Afghans, Marines brighten horizons for young students

Cpl Joshua Brooks, a Marine serving with Team 3, Civil Affairs Detachment 11-2, greets students as they arrive for school here Feb. 25, 2012. The Marines of Team 3 provided guidance to the local government here to help them construct a new school. Brooks said visiting the school is the highlight of his deployment. The current school is made of mud and mortar, is overcrowded and only has enough capacity to hold up to sixth grade. The new school will have up to eighth grade and have more than enough room for students and teachers. Brooks is from Celeste, Texas, and is serving under Regimental Combat Team 5 and alongside 1st Light Armored Reconnaissance Battalion in Helmand province. Photo by Sgt Michael S. Cifuentes.

KHAN NESHIN, Afghanistan (March 8, 2012)—If it's one thing Cpl Joshua Brooks likes most about his deployment to Afghanistan, it's his visits to the school in Khan Neshin. Brooks is a member of Team 3, Civil Affairs Detachment 11-2, a unit serving alongside 1st Light Armored Reconnaissance Battalion out of Combat Outpost Castle, assigned to Regimental Combat Team 5. They conduct civil affairs operations in southern Helmand province, with a goal to assist and guide the local Afghan government to service the country on their own.

The local government and civil affairs Marines identified the need for a new school here. Team 3 is now helping the village brighten their children's horizons. Brooks said the project is the highlight of the deployment for him.

"When you see the little kids run up to you and ask you for pens or soccer balls, they're just being genuine," said Brooks, a native of Celeste, Texas. "Seeing a school built for these guys is what's going to make (the deployment) worth it in the end—knowing that they're safe and are going to get the education that they need."

The current school is a traditional build for the area in Afghanistan. The walls are made of mud and mortar; there are six classrooms; and there's no electricity or running, drinking water.

Furthermore, the school is packed and can only support classes up to sixth grade, said 2nd Lt Andrew McGann, the assistant team leader of Team 3.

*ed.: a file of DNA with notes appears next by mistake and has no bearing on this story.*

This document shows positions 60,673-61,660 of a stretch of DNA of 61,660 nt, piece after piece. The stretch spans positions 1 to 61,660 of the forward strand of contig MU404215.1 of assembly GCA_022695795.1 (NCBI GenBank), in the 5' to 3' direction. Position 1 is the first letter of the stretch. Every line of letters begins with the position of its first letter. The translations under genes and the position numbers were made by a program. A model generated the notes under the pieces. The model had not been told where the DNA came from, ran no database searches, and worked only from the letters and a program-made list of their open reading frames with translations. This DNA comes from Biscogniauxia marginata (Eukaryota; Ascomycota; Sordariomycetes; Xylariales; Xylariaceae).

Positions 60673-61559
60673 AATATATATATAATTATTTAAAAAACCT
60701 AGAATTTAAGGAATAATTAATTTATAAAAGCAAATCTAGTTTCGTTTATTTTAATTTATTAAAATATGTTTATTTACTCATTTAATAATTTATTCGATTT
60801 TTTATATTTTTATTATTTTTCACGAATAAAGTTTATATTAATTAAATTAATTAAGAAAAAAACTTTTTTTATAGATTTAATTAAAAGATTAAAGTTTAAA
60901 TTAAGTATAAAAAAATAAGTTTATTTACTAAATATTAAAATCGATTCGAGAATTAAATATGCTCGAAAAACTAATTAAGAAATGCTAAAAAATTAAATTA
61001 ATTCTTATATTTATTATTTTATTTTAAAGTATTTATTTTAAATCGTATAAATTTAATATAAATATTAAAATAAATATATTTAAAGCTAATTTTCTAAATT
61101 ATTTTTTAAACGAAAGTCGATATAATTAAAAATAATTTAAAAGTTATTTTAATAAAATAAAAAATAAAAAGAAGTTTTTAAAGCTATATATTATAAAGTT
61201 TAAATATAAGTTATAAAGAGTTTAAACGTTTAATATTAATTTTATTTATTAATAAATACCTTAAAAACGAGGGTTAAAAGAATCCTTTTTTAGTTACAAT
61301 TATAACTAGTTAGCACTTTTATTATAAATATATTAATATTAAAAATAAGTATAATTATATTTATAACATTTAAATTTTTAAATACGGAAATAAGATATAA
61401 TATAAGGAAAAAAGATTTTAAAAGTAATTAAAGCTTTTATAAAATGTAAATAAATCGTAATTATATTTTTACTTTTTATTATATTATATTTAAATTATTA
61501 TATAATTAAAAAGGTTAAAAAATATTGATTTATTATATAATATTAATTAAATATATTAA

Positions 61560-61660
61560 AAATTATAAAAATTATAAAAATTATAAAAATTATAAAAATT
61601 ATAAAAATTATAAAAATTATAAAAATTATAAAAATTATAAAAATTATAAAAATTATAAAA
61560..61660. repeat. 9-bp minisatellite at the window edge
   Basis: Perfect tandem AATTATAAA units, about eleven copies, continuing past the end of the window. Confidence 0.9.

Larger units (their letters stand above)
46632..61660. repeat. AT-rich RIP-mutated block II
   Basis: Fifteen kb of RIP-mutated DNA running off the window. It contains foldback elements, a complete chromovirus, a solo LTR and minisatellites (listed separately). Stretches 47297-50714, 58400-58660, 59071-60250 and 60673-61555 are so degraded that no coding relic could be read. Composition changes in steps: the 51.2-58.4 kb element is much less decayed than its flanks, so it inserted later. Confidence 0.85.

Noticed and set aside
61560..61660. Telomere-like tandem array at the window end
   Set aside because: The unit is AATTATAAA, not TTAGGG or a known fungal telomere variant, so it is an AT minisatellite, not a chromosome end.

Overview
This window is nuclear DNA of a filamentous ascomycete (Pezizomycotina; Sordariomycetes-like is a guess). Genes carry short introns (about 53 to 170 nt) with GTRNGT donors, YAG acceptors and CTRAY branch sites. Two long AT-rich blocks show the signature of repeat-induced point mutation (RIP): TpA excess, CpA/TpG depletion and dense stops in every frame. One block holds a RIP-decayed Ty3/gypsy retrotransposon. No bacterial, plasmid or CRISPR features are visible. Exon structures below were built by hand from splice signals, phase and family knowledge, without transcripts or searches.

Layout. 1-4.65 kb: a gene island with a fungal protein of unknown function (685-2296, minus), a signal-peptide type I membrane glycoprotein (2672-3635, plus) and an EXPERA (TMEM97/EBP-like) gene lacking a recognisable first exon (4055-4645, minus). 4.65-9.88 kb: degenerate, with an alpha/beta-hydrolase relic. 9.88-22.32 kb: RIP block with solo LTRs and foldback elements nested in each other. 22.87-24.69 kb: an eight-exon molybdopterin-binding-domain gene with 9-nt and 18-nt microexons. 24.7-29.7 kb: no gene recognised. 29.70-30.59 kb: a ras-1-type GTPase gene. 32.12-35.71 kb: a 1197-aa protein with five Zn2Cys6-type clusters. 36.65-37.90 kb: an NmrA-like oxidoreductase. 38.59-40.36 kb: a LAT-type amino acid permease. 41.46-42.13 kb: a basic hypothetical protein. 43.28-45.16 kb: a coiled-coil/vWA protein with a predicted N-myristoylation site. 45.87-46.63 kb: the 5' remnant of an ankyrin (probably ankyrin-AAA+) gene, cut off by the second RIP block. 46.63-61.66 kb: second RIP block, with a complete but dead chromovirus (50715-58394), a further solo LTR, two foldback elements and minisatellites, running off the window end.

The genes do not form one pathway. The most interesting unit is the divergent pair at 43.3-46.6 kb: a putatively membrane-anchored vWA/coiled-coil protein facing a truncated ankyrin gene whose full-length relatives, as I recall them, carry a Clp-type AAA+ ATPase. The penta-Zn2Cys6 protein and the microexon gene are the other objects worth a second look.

"It's an important project to the community because they value education. The locals want a better future for their children," said McGann, a native of Longmont, Colo. "In order to give that to the children, they need an appropriate place to go to school."

The head teacher of the school, known as "showoonki" in the Pashto language, voiced his concerns when the Marines of Team 3 visited the school to survey the progress of the new building.

He said the project is very welcomed, but it's tough sharing six classes with two teachers.

McGann said the new school will not only meet the current needs, but they expanded it for future increase in the volume of students and teachers.

The design of the new school is an eight-classroom, burnt brick building with an iron sheet roof—a building capable of lasting in the southern desert village here. With the new school, the Ministry of Education in Afghanistan will assign new teachers to the school, who will teach up to eight-grade students. The old school house will remain as dormitories for teachers and overflow classrooms as required.

Brooks said the new school can provide children with "the opportunity to dream bigger than who they are."

"School is serving a lot for us. We're learning here," said Noorm Mohammad, a 9-year-old student. "So school is everything to us."

Editor's Note: Team 3, Civil Affairs Detachment 11-2 are currently assigned to Regimental Combat Team 5, which is a part of Task Force Leatherneck. First Marine Division (Forward) heads Task Force Leatherneck, the ground combat element of Regional Command (Southwest), and works in partnership with the Afghan National Security Force and the Government of the Islamic Republic of Afghanistan to conduct counterinsurgency operations. The unit is dedicated to securing the Afghan people, defeating insurgent forces, and enabling ANSF assumption of security responsibilities within its area of operations in order to support the expansion of stability, development and legitimate governance.

 

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